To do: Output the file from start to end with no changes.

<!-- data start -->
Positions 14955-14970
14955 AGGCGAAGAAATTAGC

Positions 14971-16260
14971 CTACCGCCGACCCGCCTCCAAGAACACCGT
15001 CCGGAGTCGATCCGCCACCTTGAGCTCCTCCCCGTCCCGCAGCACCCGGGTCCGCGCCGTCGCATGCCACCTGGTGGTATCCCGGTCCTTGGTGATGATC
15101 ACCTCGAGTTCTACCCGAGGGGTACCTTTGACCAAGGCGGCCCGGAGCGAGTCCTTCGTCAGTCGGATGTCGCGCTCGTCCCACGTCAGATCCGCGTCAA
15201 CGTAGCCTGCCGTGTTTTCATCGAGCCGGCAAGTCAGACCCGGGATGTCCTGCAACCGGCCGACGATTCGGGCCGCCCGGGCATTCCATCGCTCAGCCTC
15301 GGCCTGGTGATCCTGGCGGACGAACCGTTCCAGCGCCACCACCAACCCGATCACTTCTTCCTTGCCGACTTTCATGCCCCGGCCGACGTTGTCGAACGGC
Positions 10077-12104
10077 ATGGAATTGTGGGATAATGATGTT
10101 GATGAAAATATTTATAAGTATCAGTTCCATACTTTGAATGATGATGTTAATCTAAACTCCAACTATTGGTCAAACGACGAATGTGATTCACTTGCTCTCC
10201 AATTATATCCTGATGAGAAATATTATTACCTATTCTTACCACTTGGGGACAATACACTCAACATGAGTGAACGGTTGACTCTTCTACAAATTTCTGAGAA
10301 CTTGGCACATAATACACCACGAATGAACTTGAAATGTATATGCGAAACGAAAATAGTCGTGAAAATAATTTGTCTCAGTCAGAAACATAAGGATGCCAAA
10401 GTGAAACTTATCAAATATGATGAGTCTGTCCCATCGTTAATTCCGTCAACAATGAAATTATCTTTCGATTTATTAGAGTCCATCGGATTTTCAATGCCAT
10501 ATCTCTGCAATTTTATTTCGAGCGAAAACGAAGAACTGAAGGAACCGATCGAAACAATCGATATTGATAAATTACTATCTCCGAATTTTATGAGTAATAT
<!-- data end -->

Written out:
Positions 14955-14970
14955 AGGCGAAGAAATTAGC

Positions 14971-16260
14971 CTACCGCCGACCCGCCTCCAAGAACACCGT
15001 CCGGAGTCGATCCGCCACCTTGAGCTCCTCCCCGTCCCGCAGCACCCGGGTCCGCGCCGTCGCATGCCACCTGGTGGTATCCCGGTCCTTGGTGATGATC
15101 ACCTCGAGTTCTACCCGAGGGGTACCTTTGACCAAGGCGGCCCGGAGCGAGTCCTTCGTCAGTCGGATGTCGCGCTCGTCCCACGTCAGATCCGCGTCAA
15201 CGTAGCCTGCCGTGTTTTCATCGAGCCGGCAAGTCAGACCCGGGATGTCCTGCAACCGGCCGACGATTCGGGCCGCCCGGGCATTCCATCGCTCAGCCTC
15301 GGCCTGGTGATCCTGGCGGACGAACCGTTCCAGCGCCACCACCAACCCGATCACTTCTTCCTTGCCGACTTTCATGCCCCGGCCGACGTTGTCGAACGGC
Positions 10077-12104
10077 ATGGAATTGTGGGATAATGATGTT
10101 GATGAAAATATTTATAAGTATCAGTTCCATACTTTGAATGATGATGTTAATCTAAACTCCAACTATTGGTCAAACGACGAATGTGATTCACTTGCTCTCC
10201 AATTATATCCTGATGAGAAATATTATTACCTATTCTTACCACTTGGGGACAATACACTCAACATGAGTGAACGGTTGACTCTTCTACAAATTTCTGAGAA
10301 CTTGGCACATAATACACCACGAATGAACTTGAAATGTATATGCGAAACGAAAATAGTCGTGAAAATAATTTGTCTCAGTCAGAAACATAAGGATGCCAAA
10401 GTGAAACTTATCAAATATGATGAGTCTGTCCCATCGTTAATTCCGTCAACAATGAAATTATCTTTCGATTTATTAGAGTCCATCGGATTTTCAATGCCAT
10501 ATCTCTGCAATTTTATTTCGAGCGAAAACGAAGAACTGAAGGAACCGATCGAAACAATCGATATTGATAAATTACTATCTCCGAATTTTATGAGTAATAT